This is what I see as I pass. I think how hard it is to just get enough sleep when you are homeless. You sleep in small frames of time never having enough to really recharge, to really give your body and your mind, particularly your mind, what it so needs to survive. Thriving is a wistful dream. Sleep deprivation kills. Even this kind of sleep deprivation shortens your life even if you have a place to live and plenty of nutritional food and exercise and love. If you don’t have these things, there is no reserve and sleep deprivation is more lethal.

While housed people are thinking about how to have healthier longer lives, the old woman just wants to sleep. And Christ, is that too much to ask? Apparantly so. As I board the train, I see two police, one on each side of her. I see her outstretched hand holds something. An identification? The train begins to move slowly out of the station and the woman stands up, begins pushing her cart, moves away from the bench, from sleep. Weariness in her every lumbering step.

Monday morning on the MAX

CheThere is a beeping as the ramp slides out, then the doors open. He rolls himself in. His legs are covered with a blanket. His dull blondish hair is in a ponytail and he’s got layers of clothing. Behind him is a younger man, no more than five feet six, no hair visible under his billed cap, with red marks on his face shaped like tiny cigars. He’s wearing a flannel shirt and pants torn at the knee.

CheThere is a beeping as the ramp slides out, then the doors open. He rolls himself in. His legs are covered with a blanket. His dull blondish hair is in a ponytail and he’s got layers of clothing. Behind him is a younger man, no more than five feet six, no hair visible under his billed cap, with red marks on his face shaped like tiny cigars. He’s wearing a flannel shirt and pants torn at the knee.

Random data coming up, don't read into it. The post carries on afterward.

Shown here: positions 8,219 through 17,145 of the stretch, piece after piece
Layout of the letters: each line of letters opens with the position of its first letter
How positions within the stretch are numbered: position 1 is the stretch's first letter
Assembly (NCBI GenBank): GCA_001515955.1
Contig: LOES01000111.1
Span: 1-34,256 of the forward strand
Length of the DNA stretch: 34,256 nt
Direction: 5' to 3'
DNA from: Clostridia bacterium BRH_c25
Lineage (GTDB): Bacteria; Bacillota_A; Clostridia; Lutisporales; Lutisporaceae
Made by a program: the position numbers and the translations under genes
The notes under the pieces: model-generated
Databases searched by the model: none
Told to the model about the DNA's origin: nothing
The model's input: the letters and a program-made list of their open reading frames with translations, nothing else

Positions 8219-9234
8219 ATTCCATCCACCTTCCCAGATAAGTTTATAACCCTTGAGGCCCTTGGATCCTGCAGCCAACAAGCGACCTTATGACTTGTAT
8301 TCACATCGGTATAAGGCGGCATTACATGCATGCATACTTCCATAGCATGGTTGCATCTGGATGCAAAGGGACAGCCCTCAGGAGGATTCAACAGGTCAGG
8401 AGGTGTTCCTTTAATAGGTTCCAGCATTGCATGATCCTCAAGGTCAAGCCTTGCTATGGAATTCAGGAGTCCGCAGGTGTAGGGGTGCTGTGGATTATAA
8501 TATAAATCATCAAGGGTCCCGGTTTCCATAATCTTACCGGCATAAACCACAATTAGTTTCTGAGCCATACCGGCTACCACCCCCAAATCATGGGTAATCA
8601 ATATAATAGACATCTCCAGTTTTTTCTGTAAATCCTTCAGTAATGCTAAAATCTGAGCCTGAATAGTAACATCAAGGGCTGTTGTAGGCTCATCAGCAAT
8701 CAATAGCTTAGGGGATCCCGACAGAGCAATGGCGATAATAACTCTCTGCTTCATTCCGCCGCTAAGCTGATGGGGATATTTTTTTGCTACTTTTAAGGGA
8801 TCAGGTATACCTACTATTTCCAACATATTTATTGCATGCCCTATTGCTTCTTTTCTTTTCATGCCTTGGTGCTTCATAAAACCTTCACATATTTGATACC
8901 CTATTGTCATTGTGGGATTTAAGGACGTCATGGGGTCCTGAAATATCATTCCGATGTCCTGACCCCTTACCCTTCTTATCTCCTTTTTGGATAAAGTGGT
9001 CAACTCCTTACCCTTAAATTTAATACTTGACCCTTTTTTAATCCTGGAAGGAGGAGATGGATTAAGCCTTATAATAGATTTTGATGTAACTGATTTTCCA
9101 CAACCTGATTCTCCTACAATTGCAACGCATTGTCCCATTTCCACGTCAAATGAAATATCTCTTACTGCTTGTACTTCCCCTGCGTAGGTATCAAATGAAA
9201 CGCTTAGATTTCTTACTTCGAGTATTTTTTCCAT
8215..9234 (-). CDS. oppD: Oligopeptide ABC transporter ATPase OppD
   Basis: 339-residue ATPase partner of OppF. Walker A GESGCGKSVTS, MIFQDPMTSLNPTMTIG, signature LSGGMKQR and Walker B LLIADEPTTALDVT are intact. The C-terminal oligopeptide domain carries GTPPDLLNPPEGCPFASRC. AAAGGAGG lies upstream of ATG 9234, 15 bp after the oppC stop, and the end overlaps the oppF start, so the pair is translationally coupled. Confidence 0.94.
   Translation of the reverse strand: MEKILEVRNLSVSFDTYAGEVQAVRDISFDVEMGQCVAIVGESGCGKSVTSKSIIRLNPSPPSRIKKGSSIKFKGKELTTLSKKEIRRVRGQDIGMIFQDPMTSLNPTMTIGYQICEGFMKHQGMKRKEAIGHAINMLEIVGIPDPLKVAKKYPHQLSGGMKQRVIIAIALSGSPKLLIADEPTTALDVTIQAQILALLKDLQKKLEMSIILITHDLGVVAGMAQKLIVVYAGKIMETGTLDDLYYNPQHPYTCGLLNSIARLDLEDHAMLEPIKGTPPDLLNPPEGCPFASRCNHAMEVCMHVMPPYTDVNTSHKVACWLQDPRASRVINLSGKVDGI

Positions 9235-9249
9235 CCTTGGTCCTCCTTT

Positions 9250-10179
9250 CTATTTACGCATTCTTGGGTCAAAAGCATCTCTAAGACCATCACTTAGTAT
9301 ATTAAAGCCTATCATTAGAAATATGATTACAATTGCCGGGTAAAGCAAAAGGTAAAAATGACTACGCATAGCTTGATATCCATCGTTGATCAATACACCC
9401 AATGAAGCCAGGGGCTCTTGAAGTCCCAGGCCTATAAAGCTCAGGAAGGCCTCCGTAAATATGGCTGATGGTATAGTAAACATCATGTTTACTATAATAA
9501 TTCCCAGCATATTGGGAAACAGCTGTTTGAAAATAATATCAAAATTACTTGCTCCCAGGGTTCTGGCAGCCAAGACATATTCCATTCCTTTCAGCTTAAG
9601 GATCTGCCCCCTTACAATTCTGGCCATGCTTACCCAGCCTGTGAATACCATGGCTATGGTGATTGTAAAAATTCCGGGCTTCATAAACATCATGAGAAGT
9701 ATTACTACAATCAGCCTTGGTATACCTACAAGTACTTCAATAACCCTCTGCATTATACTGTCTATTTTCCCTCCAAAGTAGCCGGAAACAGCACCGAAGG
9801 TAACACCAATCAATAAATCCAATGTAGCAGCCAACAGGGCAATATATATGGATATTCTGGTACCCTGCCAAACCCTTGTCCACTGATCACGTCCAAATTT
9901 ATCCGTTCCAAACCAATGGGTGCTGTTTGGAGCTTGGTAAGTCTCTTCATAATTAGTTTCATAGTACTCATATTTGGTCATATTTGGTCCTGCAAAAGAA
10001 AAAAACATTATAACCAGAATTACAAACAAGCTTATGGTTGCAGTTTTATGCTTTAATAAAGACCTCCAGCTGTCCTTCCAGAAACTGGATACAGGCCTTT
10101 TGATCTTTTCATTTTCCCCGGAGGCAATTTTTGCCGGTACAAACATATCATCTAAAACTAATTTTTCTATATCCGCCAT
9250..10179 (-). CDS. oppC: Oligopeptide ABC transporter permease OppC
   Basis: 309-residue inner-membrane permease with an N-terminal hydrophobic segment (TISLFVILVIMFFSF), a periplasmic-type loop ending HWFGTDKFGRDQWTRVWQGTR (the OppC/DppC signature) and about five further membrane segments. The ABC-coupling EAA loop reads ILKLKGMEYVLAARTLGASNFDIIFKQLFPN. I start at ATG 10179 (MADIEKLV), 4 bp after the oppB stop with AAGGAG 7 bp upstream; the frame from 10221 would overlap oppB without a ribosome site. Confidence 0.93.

I don’t know how to measure how old these two in the train with me are because life on the streets batters the skin. They are younger than me, I am sure of that, probably 20 years younger. Less than forty would be my guess. Somewhere between thirty and forty-five, no more. And the younger one could be in his twenties.

“It’s not working right. I can’t afford a new one. Something’s wrong with the wheel.” He’s backed himself into the wheelchair space and leans back so that the front wheels come off the floor and balances himself by holding the rail with one hand and putting one foot up on the rail in front of him. “Is it wobbling?”

His friend checks it out. “It’s just the bolt needs tightening.”

The ponytail man says, “I can take care of that. Just tighten the bolt, huh?”

“Yeah, the bolt on the top. How much does a wheelchair like that cost?”

“This chair cost $1800.” The way he says it you know that is an amount of money out of his grasp. However he came by this chair, he doesn’t think he’ll be able to get another if something goes wrong with this one. It isn’t one of those fancy motorized ones. He has to maneuver it himself. I’ve seen this man on the train before with a companion, not this young one. Someone older. Often, he is sitting on a max seat and the chair is in the space in front of him. Whatever makes it difficult for him to get around is not obvious, but something limits him, makes the chair necessary. Most likely it is diabetes.

“You live with that big guy, right? Where you live?” Younger man asks.

“At a motel out on 82nd.”

“How much does that cost?”

“We pay $400 a week.”

“$400. That’s a lot, man. You should move to my motel. It’s a lot less, man.”

“No, wait. Not a week. That’s every two weeks. Costs us about $200 a week. My friend, I live with, he gets $700 every two weeks. He was a logger and got injured. Now he gets $1400 a month. We been together for 7 years. He’s in pain all the time.” If he has any income himself, from Social Security or anything else, he doesn’t say.

I grew up in a mill town. I remember loggers with fingers and arms missing and deaf sawmill workers. I remember the fatherless children of timber fallers who were felled themselves, and never got up from the forest floor, and were laid to final rest in Juniper Cemetery, which was named after a tree no one logged.